Hemet City Council puts cannabis measure on ballot

Voters will decide future of cannabis-related businesses in Hemet

Council members discussed three different resolutions before voting to place two before voters in the Nov. 6 election.

■ By Taj Shorter / City Reporter

This November, Hemet residents will be able to vote on whether or not the city will have a stake in local commercial cannabis businesses. During a special meeting held by Hemet City Council on Aug. 7, a decision was reached on potentially regulating cannabis revenue from non-retail operations. City Council passed motions to adopt two different resolutions – one placing cannabis on the ballot and the other enabling a temporary cannabis prohibition.
The council’s actions were in response to a citizen-sponsored initiative.
The first motion was on Resolution No. 18-068, which is the resolution needed to put cannabis on the ballot to allow non-retail cannabis businesses in manufacturing zones. If it were not adopted, the city would be liable to be sued and accrue a mountain of fees, which would ultimately be a “more costly” way of placing it on the ballot. 18-068 is a city-sponsored initiative referred to as the “tax and regulate” measure. The resolution sets parameters based on a FM3 survey and would allow maximum flexibility for city council to regulate businesses. This resolution was approved by a 3 to 1 vote. Karlee Meyer was not present to cast a vote.
The second adopted resolution was 18-070, which involved the regulation of non-retail commercial cannabis operations but deferred it for two years with a temporary cannabis prohibition. The deliberation was between that and 18-069, which allowed for immediate regulation. It established a one-year time frame after it’s passed for the city council to adopt an ordinance permitting cannabis businesses in the city consistent with the criteria in the initiative. This measure, a potentially automatic tax initiative, was rejected.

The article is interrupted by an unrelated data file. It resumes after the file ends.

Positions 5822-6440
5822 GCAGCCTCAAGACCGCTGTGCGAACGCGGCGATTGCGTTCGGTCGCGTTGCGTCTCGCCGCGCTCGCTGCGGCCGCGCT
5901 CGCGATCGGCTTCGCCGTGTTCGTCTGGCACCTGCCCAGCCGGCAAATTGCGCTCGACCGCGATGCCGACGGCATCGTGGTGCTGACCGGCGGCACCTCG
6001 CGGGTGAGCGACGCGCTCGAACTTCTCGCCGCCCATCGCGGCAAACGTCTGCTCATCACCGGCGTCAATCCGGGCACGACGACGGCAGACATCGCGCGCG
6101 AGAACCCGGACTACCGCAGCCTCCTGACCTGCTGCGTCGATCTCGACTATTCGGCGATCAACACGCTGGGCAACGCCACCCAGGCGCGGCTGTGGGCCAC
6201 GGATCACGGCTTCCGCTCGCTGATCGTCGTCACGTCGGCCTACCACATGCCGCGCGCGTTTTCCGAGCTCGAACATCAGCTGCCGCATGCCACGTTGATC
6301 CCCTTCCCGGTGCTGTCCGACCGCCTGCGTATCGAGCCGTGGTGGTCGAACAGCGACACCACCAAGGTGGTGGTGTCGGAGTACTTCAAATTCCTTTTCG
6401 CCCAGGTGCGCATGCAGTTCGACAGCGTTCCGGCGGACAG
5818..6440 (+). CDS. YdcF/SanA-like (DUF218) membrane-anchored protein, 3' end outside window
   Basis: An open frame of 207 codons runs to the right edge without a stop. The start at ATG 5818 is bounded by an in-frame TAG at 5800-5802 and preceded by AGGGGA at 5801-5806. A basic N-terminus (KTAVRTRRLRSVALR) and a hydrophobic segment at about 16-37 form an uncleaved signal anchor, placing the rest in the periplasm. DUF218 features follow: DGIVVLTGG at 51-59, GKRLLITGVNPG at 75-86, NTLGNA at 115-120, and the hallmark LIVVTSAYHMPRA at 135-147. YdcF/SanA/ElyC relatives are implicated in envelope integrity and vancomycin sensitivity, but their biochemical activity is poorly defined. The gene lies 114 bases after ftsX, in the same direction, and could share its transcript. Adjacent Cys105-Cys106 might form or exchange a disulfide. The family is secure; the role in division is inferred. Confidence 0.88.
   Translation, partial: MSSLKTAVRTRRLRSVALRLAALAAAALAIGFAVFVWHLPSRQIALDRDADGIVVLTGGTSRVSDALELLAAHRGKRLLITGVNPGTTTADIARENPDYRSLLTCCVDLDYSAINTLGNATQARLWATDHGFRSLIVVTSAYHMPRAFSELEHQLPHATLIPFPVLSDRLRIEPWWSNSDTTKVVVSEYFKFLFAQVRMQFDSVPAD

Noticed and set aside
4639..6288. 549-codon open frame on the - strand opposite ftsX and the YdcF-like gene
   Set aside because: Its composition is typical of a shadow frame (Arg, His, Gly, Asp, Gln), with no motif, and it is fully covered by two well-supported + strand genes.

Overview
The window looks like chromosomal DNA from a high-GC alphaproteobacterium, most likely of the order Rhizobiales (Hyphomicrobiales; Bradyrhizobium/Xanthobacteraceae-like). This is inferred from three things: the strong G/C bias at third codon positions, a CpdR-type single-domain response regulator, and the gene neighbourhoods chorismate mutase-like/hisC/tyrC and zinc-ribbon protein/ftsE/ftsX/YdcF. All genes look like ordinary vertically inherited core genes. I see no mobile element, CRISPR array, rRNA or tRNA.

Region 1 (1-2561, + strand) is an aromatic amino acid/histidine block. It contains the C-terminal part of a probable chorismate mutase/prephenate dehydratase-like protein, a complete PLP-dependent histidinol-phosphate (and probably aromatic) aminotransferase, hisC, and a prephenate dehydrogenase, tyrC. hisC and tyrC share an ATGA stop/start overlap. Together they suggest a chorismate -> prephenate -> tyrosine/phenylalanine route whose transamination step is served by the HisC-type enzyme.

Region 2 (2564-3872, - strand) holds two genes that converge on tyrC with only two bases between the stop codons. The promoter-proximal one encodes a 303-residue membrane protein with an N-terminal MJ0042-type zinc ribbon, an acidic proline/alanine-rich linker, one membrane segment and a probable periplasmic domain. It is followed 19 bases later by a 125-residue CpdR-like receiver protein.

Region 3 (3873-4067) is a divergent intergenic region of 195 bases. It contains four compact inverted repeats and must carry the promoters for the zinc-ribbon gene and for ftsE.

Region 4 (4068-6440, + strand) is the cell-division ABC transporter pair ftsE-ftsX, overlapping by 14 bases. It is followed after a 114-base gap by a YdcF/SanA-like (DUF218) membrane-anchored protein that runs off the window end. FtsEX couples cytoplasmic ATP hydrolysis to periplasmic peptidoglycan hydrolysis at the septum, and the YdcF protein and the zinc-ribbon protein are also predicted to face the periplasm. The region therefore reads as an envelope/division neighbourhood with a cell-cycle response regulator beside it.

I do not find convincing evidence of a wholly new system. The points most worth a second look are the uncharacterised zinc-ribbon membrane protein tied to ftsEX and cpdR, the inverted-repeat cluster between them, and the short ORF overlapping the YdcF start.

According to the adopted 18-070 measure, if passed by voters, it will initiate a cannabis prohibition until December 2020. After that, it will enact a 15 percent tax on gross revenues of dispensaries and other cannabis businesses, such as testing labs and distributors. Additionally, a 25 percent gross receipt tax on manufacturers will be established. As for cultivators, it would be $30 per square foot of cultivation space. 18-070 was adopted by a unanimous vote.
Mayor Michael Perciful expressed his overall opposition to cannabis regulation:
“There is still that conflict between state and federal law,” said Perciful. “My concern is that, you know, is there potential liability to the city if we move forward and allow this illegal activity under federal law?”
Other council members expressed their concern as well, especially regarding the time frame for regulation. “We’ve got to have time to put together a structure that will be acceptable to the citizens and beneficial to the city and workable for staff,” said Councilwoman Linda Krupa. “I am not prepared to lose staff over a cannabis issue.” Presumably Krupa was referring to the job the city would undertake in regulating and enforcing the measures.

City Council Cannabis Votes

Shall the ordinance proposed by residents of the City be adopted allowing non-retail cannabis businesses in manufacturing zones without a city-issued discretionary approval, requiring cannabis businesses to be at least 1000 feet apart, giving certain cannabis business operators priority over others in establishing their businesses in the City, and taxing cannabis businesses at the rate of $10 per square foot of space used in connection with commercial cannabis activity. APPROVED

To help fund general municipal services, including police protection / crime suppression services, fire prevention, suppression services, emergency medical services, park, recreation, and library facilities and services, shall the City sponsored ordinance be approved allowing medicinal cannabis dispensaries, cannabis cultivation, manufacturing, distribution and testing subject to local regulation including criminal background checks, annual licenses, conditional use permits, and separation from sensitive uses, and taxing cannabis businesses, expected to generate at least $3,500,000 annually. REJECTED

Shall the City-sponsored ordinance be approved prohibiting cannabis businesses in the City through December 31 , 2O2O and establishing a tax on cannabis businesses that will apply to illegally operating businesses and, if subsequent legislative action is taken by the City Council after December 31, 2020 to permit cannabis businesses in the City, will apply to legally established cannabis businesses, estimated to generate approximately $3,500,000 annually if cannabis businesses are legalized. APPROVED

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